“The Global Flow of Tertiary-Level Students” map draws on UIS global data to provide a detailed picture of student flows to and from dozens of countries around the world. Select an individual country from the drop-down menu in the map and instantly see the flow of students mapped out worldwide. With a click of another button you can switch back and forth between views of outbound and inbound students for the same country.
In each case, as illustrated by the example for Brazil below, your selection is accompanied by a summary panel of key indicators for that market as well as detailed inbound and outbound mobility statistics.
Needless to say, there are a variety of methods for gathering international student mobility statistics and, as is often the case, a given data set presents a particular view of student mobility. The UIS data is no exception to this as it reflects higher education enrolments (including distance learning) as reported by official statistical agencies in each participating country.
This means there are some natural limits to the data set. It does not reflect language learning or secondary school enrolments and there may be some exposure to varying methodologies for gathering statistics from country to country across the survey.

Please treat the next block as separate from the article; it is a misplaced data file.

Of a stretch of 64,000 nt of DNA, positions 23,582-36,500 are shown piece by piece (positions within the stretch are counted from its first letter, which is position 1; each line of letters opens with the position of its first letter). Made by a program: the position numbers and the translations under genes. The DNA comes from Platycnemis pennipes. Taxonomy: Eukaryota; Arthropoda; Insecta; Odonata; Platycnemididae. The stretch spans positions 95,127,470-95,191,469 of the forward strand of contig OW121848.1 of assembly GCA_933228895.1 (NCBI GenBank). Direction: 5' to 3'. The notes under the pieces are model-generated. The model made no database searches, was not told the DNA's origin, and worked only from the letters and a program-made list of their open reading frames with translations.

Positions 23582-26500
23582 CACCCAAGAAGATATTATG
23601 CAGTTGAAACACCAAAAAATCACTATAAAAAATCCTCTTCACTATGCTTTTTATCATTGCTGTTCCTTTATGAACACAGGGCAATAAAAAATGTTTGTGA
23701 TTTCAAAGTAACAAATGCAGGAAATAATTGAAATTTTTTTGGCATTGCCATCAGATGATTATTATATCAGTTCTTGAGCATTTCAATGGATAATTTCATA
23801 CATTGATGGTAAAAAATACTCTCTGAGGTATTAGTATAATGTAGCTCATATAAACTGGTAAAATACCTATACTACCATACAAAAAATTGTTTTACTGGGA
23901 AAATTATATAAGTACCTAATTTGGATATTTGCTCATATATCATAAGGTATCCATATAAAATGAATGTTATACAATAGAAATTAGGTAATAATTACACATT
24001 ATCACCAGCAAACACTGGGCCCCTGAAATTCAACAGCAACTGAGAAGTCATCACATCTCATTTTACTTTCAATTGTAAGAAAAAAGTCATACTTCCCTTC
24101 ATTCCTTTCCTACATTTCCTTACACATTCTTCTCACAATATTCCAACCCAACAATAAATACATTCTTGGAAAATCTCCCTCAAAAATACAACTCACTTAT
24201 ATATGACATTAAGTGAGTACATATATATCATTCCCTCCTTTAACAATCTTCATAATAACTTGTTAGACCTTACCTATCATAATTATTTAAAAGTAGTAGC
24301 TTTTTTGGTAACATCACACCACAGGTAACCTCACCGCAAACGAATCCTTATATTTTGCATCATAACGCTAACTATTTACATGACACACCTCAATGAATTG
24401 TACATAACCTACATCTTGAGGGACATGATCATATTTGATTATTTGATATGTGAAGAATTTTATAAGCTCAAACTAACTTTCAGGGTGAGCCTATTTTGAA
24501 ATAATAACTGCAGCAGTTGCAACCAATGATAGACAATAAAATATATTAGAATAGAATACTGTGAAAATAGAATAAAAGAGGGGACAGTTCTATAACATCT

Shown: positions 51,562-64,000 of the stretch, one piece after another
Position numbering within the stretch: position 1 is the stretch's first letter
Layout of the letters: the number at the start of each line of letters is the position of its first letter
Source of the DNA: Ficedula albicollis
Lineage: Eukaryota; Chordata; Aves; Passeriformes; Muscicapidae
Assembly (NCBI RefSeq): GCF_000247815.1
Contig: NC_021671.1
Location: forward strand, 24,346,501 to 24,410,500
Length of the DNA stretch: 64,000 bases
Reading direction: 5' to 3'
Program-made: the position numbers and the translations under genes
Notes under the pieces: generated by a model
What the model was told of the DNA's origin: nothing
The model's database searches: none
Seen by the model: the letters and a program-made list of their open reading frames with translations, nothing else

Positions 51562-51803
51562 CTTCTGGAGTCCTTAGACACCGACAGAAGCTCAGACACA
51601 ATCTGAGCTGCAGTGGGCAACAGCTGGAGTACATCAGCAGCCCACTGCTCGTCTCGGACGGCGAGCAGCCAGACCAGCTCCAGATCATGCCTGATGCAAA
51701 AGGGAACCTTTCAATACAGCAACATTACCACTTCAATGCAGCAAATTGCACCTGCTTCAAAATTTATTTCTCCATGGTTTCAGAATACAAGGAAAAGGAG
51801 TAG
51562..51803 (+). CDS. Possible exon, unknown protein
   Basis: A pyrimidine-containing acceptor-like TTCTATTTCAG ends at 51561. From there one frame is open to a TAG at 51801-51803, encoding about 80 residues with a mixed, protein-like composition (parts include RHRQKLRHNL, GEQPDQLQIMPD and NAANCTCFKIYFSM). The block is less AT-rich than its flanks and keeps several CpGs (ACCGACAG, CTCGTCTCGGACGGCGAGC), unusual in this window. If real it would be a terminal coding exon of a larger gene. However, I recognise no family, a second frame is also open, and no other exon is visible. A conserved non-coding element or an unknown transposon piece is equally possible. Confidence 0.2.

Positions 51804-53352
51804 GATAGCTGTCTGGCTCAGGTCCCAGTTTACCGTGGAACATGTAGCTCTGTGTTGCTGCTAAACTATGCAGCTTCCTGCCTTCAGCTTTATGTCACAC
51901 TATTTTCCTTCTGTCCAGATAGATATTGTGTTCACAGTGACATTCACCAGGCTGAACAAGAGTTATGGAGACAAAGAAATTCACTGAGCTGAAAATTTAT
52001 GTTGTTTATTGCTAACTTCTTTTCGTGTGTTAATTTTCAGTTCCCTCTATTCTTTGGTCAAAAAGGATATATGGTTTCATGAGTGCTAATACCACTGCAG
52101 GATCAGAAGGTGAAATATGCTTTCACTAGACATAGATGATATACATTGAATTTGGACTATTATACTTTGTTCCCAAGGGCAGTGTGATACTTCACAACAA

Nevertheless, the overall patterns illustrated in the UIS map interface provide an important window into global mobility patterns, and as such it represents a useful contribution to the archive of current market research for student recruitment professionals.
In its accompanying notes for the Global Flow map, the UIS also provides a series of high-level statistics with respect to higher education mobility worldwide.
- An estimated 3.6 million students were enrolled in tertiary education abroad in 2010, a 78% increase from the 2 million internationally mobile students recorded in 2000.
- East Asia is the largest source of international students, representing 28% of the global total, with students from China accounting for about half of this student population.
- The Arab States have recorded a steady rise in outbound students over the past decade, and now account for 7% of the total global population of internationally mobile students.
- UIS reports that China, India, and South Korea were the world’s leading sources of internationally mobile students in 2010. And the UIS data set also indicates the top destination countries for 2010 as follows:
- United States (19%)
- United Kingdom (11%)
- Australia (8%)
- France (7%)
- Germany (6%)
- Japan (4%)
Please visit the Global Flow map yourself to experiment with the data available there. The UIS Data Centre also provides considerable detail and supporting statistics across more than 1,000 indicators for education, literacy, science and technology, culture and communication.